Civil Rights protesters knew the risks. They could be beaten, hit by high-pressure fire hoses, bitten by police dogs, thrown in jail, or even killed. Local police forces often were the offenders and seldom did anything to help. Americans were stunned by national media coverage of police attacking peaceful protesters.
Martin Luther King, Jr.’s life was constantly threatened before he was finally assassinated in 1968. King’s death sparked black rebellions in many cities and made him a revered martyr to the cause.
Public opinion swung strongly in support of new civil rights laws. President Johnson lent his full support to the passage of the Civil Rights Act in 1964, and the Voting Rights Act in 1965. These acts -- the most all-encompassing to date -- guaranteed basic civil rights for African Americans.
But written Civil Rights laws did not guarantee equal rights. Some believed the new laws weren’t enough. Anger and frustration over poverty, sub-standard housing and unemployment led to massive riots in northern cities during the mid-1960s. The new rallying cry became “Black Power” -- demanding that African Americans establish their own place in society, using force if necessary.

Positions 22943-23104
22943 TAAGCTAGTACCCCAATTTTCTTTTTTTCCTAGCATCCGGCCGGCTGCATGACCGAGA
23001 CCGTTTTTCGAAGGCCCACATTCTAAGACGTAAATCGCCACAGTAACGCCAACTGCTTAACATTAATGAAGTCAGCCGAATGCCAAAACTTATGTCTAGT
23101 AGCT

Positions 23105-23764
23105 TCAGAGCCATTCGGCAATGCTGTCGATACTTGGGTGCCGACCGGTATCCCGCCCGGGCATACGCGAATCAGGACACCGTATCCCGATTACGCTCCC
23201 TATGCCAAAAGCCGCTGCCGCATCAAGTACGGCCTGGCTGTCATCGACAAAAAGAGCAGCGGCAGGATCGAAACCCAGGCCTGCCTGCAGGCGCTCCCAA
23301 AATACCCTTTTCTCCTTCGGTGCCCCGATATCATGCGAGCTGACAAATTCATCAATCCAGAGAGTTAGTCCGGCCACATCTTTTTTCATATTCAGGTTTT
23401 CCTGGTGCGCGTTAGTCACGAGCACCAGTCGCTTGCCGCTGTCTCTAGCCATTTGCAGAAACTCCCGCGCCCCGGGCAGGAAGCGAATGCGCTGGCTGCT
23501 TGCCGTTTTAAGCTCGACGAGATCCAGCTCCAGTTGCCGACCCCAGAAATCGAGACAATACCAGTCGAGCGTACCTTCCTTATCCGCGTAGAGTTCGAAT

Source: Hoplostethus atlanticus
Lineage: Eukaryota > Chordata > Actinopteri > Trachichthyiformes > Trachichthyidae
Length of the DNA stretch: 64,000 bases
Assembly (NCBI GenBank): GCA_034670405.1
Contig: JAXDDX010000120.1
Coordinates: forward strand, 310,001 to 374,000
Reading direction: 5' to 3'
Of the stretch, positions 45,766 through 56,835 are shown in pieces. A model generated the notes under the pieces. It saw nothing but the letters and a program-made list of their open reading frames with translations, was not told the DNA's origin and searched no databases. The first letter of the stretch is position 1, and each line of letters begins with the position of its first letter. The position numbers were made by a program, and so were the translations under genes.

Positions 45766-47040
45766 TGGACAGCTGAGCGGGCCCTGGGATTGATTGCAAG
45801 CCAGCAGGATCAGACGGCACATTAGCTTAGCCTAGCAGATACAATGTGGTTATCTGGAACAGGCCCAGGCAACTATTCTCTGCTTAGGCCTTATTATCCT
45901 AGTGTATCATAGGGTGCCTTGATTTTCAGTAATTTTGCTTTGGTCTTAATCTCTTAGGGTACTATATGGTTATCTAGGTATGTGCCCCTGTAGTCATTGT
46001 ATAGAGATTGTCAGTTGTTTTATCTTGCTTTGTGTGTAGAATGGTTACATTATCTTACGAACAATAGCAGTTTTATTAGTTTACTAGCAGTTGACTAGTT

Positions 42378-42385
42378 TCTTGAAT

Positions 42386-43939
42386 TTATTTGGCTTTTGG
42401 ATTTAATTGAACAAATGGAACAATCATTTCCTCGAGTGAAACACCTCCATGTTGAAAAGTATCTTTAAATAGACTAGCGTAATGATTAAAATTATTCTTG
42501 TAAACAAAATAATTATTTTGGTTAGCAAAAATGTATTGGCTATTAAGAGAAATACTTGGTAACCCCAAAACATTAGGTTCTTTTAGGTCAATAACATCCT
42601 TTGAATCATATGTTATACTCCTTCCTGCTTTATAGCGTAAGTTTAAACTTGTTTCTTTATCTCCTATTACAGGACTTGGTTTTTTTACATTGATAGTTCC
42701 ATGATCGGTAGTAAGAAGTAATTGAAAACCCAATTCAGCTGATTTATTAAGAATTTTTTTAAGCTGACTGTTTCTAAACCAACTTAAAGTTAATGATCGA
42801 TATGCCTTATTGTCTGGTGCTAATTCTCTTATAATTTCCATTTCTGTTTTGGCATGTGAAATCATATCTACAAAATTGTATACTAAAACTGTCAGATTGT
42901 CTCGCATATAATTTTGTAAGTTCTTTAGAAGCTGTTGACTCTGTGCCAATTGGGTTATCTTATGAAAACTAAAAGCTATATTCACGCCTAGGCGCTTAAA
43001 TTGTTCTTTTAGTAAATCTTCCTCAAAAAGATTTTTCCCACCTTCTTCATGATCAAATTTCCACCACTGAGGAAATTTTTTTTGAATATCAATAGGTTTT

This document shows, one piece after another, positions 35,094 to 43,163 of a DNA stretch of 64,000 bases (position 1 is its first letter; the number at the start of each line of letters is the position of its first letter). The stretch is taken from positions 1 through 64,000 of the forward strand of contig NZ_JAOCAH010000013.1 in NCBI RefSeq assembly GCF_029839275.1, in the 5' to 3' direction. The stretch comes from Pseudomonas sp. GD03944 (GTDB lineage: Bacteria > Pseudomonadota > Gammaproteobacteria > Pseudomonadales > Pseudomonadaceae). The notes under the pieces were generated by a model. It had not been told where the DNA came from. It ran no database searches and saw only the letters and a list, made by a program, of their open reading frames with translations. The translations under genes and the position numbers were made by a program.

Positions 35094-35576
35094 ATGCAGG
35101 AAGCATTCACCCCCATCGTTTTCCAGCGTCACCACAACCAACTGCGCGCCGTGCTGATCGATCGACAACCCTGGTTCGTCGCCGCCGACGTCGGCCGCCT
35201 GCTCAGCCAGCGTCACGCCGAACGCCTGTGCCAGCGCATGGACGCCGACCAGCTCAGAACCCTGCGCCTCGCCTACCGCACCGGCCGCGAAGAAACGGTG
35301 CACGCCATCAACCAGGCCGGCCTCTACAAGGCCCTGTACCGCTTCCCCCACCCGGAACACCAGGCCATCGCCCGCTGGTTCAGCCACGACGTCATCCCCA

For other groups of people, the Civil Rights Movement was an inspiration. As their numbers grew, they gained a voice and took action. By the early 1970s, the news was filled daily with stories of different groups fighting for basic rights.
In 1965, Cesar Chavez organized a farm workers’ union and led a strike for better wages and working conditions. Using the nonviolent tactics of the Civil Rights Movement, he drew national attention to the plight of farm workers in California and across the West.
From The Henry Ford Archive of American Innovation™.